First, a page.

The town of Taylorsville is nestled between two major North Carolina cities, Winston-Salem and Charlotte. It lies just off of Highway 64 at the cross section of Highway 90 and Highway 16. Driving into town we passed many commercial shops and restaurants crowded together. This gave the impression of a town influenced by financial gain instead of a town dedicated to its locals and the mom and pop shops that come with such a town.
However, the amount of people attending the Taylorsville Apple Festival that day gave a completely different impression. The website for the festival claims “the Taylorsville Apple Festival is held on the third Saturday of October and draws thousands of visitors to enjoy the day of entertainment, food and fun!” One thing they got right was the number of attendees the event draws in. Walking through the streets of downtown Taylorsville felt like pushing my way to the front of the crowd at a concert, a never-ending struggle against bodies also pushing in all directions.
This festival has been around since 1988, which makes this year’s the 29th annual festival. Each year approximately 35,000 attendees pack the downtown streets lined with booths and food carts. Three stages are set up throughout the town also, featuring youth performers, gospel performers and more. Crowds stand or seat themselves in front of these stages to enjoy the music with family and friends. A big grassy area houses the Kid’s Korner, which features blow up slides with lines of kids and a decent sized petting farm with goats, ponies and even a camel.
Venturing up and down the streets, we were highly disappointed with the items and food that we saw. The table booths displayed repetitive articles of jewelry, clothing and art. A lot of it didn’t even look like it had been handmade. We were expecting booths that would feature items one would see at a craft fair, but it wasn’t the case. As for the food. Being an apple festival we imagined there being different types of foods made with apples. Candy apples, apple pie, apple sauce, apple cobbler. We also thought there would be tons of different kinds of apples to purchase. However, the only things we saw were apple cider and one small tent selling a few types of apples. The majority of the food stands sold fair food: fried dough, nachos, pretzels, cotton candy, etc.
We had arrived to the festival at around 2:00 p.m. and despite having a semi-big lunch we were craving something to fill our stomachs. As we passed food stand by food stand and only saw fair food, we came to the realization we weren’t going to find anything better. We had to eat something they were selling. As we passed one food truck the same word slipped out of all our mouths at the same time: “Dapples…”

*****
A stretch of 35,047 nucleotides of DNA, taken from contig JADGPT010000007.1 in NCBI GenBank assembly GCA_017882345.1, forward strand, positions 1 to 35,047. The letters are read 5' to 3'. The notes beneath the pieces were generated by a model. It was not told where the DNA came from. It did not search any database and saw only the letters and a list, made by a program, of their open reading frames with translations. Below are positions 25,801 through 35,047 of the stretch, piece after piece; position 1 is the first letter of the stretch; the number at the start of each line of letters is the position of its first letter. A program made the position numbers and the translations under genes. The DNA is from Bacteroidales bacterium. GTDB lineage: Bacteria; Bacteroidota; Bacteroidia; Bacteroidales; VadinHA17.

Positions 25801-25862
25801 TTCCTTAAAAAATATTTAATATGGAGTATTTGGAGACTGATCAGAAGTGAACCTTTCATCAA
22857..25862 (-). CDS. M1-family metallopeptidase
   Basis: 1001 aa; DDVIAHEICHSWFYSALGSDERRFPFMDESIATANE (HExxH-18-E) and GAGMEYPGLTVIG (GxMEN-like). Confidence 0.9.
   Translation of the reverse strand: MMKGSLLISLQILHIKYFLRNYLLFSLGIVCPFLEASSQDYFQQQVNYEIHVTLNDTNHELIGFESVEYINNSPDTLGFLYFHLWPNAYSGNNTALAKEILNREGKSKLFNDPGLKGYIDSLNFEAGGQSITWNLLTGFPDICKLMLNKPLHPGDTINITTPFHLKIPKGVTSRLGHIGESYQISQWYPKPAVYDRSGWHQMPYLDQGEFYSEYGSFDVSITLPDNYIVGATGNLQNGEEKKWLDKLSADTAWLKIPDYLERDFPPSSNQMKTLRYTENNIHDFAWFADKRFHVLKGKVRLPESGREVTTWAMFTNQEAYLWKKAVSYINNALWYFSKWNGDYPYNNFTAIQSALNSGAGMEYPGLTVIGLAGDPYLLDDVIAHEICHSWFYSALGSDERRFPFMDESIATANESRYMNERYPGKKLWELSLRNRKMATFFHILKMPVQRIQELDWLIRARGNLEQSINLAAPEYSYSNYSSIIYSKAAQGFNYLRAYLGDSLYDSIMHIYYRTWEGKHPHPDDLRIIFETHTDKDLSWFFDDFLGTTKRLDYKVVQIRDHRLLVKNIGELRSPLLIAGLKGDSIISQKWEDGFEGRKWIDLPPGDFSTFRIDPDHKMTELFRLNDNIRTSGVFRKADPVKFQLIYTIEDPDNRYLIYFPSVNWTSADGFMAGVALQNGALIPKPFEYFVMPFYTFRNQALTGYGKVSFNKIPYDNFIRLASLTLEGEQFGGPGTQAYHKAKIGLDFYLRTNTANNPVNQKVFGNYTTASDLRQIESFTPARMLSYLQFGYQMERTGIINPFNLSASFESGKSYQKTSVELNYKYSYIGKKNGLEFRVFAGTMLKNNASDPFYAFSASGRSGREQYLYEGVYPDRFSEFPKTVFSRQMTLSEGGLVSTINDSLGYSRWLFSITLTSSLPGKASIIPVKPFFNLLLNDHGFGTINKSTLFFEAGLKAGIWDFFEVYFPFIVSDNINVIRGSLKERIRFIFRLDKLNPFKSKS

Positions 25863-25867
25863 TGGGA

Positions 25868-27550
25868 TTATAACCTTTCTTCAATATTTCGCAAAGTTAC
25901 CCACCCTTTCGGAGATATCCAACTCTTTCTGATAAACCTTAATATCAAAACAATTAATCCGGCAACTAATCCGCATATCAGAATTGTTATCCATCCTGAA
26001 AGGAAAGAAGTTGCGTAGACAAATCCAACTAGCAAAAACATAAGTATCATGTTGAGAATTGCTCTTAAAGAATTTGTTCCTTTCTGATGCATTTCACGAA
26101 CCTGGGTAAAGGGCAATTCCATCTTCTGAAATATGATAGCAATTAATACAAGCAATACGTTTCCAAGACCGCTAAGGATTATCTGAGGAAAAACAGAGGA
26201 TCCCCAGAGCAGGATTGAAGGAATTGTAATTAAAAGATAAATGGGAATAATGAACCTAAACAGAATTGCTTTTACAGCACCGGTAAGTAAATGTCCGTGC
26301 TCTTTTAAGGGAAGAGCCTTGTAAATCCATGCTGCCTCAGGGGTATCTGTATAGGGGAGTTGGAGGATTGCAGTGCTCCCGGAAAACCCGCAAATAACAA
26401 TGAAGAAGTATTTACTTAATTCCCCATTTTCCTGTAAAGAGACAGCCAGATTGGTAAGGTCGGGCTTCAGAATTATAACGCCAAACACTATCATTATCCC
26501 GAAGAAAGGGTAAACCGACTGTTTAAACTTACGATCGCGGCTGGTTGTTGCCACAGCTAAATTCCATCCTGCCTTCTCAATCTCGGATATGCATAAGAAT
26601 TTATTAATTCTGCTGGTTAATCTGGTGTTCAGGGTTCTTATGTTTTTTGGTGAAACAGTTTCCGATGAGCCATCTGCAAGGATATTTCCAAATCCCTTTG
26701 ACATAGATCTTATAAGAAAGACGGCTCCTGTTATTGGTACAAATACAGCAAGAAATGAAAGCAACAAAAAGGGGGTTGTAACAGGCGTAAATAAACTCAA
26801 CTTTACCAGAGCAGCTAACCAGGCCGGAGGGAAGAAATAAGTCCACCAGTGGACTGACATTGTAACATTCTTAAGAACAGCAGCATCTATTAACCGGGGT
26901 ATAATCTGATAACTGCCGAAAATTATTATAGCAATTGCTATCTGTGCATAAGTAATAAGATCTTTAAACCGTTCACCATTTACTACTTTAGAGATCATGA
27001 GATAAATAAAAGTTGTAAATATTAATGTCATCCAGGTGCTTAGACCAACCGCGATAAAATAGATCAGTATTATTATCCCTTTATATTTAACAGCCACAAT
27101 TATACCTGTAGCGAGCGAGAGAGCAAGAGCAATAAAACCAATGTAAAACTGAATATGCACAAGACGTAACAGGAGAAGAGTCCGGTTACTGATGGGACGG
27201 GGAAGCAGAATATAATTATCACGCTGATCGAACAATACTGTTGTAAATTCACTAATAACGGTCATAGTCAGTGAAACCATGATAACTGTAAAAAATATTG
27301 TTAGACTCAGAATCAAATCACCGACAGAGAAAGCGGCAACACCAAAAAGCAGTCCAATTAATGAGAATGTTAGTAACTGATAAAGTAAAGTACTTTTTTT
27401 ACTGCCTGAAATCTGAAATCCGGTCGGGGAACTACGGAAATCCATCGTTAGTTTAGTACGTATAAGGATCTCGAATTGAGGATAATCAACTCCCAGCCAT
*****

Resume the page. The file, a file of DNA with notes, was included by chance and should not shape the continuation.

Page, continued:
Our minds immediately went to the assignment we had in class where we had to write about a time we tried a new, weird food. Upon approaching the truck, we were greeted by a friendly young woman. “What’s a dapple?” we asked.
“A dapple is an apple ring fried in donut batter.”
That was all she needed to say. We were convinced. Even knowing I have a gluten allergy, I still wanted to eat a dapple. The three of us eagerly received the cardboard tray full of fried apple rings sprinkled in powdered sugar.
My first bite into the fluffy exterior was like heaven to my taste buds, especially since I haven’t eaten anything containing gluten for quite some time. However, as soon as my tongue touched the apple slice, it was immediately revolted. It was hot and slimy and seemed like the apple taste had been cooked right out of it. The texture was the weird part though because it contrasted too much with the doughnut dough.
Upon completing the dapples we realized our stomachs weren’t agreeing with the fried apple slices. Unfortunately, it was a day full of disappointments. I think this stemmed from the fact that our expectations were vastly different from reality. Had we done more research we might have known what we were getting ourselves into.
Despite my unenthusiastic assessment of the Taylorsville Apple Festival, the other attendees appeared to enjoy their time there. I don’t encourage readers to think that my experience is necessarily going to be their experience. Events like this are all what each individual makes of it. I do encourage readers to visit and explore the festival to experience it on their own.